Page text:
This post is sponsored by Pull-Ups but the content and opinions expressed here are my own.
If I had to list out the top five things that have been the hardest during my (almost) five years of parenting they’d most definitely include POTTY TRAINING. Potty training is one of the hardest things I’ve ever done. Every ounce of your will is tested. You will learn things about yourself that you never even knew existed before you started potty training. You will literally question what you’re doing with your life and pray that there’s wine in the kitchen by the end of the day.
However, after potty training two boys before 2.5 years old I feel like the methods we’ve used are pretty successful. Before we set out to potty train our oldest I did some research and came across a really handy book that helped provide me with the foundation of where to begin and how to do it. When we potty trained our middle child, we took those same principles and tweaked them a bit to fit him and his personality.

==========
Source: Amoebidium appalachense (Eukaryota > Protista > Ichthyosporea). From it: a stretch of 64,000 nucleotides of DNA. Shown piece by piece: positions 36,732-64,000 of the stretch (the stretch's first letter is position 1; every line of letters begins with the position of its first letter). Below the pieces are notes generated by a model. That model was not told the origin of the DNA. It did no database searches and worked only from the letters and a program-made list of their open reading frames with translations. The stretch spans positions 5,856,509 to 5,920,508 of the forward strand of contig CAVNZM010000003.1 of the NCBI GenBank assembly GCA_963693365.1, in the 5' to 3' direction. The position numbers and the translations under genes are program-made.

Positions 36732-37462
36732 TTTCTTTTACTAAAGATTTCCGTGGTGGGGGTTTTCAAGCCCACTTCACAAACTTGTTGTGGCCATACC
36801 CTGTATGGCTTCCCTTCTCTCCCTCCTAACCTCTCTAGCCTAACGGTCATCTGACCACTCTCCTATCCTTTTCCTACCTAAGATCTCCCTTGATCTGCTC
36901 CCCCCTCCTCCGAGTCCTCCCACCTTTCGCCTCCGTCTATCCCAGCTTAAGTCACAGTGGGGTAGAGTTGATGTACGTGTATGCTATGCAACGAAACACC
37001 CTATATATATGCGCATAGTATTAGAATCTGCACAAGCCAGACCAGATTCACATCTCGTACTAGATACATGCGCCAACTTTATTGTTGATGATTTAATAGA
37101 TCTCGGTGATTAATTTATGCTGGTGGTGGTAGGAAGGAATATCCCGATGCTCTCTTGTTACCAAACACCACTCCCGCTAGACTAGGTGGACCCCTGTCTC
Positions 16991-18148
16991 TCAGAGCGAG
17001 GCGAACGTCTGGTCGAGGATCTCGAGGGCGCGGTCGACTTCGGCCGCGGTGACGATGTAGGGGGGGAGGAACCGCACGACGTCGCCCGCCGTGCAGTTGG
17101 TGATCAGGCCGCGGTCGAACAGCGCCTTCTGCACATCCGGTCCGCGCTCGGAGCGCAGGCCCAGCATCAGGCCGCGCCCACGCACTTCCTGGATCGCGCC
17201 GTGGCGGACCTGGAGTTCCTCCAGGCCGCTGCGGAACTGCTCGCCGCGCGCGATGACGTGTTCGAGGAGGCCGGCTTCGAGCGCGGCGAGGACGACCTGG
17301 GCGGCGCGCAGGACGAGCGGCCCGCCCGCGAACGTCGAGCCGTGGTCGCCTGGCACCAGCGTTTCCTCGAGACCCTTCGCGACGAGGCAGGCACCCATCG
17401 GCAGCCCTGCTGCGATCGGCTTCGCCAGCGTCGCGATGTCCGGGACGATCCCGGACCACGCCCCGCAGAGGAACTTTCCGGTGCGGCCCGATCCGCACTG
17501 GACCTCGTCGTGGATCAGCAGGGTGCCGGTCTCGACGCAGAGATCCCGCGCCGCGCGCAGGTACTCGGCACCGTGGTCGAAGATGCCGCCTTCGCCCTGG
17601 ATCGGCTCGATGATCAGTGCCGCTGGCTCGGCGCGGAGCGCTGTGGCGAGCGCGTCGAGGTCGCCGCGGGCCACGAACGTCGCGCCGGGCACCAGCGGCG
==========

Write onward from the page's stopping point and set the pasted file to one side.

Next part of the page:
I’ve been told over and over again that boys are so hard to PT and typically are harder to train than girls. So when we set out the first time with our oldest I wasn’t expecting great results. Turns out (in my opinion) if you have a good method and stick with it, your son or daughter will adapt and learn.
I put together a few tips that I think are super important when potty training to help if you’re on the horizon of PT soon.
FIVE SIMPLE TIPES FOR POTTY TRAINING FROM A THIRD TIME MOM